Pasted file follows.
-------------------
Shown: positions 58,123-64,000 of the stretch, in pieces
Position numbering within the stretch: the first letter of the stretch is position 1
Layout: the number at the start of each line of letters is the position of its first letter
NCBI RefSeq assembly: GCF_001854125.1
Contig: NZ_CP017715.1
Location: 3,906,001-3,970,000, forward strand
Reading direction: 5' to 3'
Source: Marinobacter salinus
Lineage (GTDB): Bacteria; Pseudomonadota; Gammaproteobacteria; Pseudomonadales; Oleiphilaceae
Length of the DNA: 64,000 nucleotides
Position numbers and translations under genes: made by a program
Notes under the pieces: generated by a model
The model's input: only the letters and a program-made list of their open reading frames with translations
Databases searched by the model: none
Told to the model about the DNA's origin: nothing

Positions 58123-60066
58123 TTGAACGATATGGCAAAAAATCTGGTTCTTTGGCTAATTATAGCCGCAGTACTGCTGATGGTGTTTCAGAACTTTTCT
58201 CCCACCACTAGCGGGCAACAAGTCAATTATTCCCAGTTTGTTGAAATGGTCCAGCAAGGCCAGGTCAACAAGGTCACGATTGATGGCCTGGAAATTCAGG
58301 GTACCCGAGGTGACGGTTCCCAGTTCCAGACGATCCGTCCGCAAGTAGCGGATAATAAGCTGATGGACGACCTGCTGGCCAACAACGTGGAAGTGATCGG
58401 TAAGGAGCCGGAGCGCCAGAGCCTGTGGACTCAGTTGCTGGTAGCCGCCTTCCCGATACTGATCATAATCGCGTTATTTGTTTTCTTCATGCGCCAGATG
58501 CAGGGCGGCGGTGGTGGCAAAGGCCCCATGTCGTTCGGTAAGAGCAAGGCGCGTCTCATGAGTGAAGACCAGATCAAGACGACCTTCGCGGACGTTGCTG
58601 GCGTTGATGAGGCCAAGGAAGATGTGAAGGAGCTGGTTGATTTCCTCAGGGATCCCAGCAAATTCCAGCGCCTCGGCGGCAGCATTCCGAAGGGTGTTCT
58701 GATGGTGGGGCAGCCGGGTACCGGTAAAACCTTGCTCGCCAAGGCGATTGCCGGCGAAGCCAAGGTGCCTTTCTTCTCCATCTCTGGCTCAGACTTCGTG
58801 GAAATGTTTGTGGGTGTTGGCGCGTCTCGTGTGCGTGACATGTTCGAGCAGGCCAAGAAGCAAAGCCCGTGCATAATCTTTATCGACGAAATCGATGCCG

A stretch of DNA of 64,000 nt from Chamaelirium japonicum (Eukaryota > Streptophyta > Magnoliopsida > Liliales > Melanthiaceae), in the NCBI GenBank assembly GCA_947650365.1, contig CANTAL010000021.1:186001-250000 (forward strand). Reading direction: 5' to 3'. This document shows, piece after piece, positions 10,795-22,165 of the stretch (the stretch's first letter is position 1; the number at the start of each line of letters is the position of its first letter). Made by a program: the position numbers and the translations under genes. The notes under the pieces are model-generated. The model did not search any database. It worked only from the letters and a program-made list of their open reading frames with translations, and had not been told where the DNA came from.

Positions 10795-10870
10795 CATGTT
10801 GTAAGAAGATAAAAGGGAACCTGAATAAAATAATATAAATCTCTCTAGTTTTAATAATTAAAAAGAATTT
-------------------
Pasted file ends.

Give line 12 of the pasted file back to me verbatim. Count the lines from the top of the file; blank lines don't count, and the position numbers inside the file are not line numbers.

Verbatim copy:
Notes under the pieces: generated by a model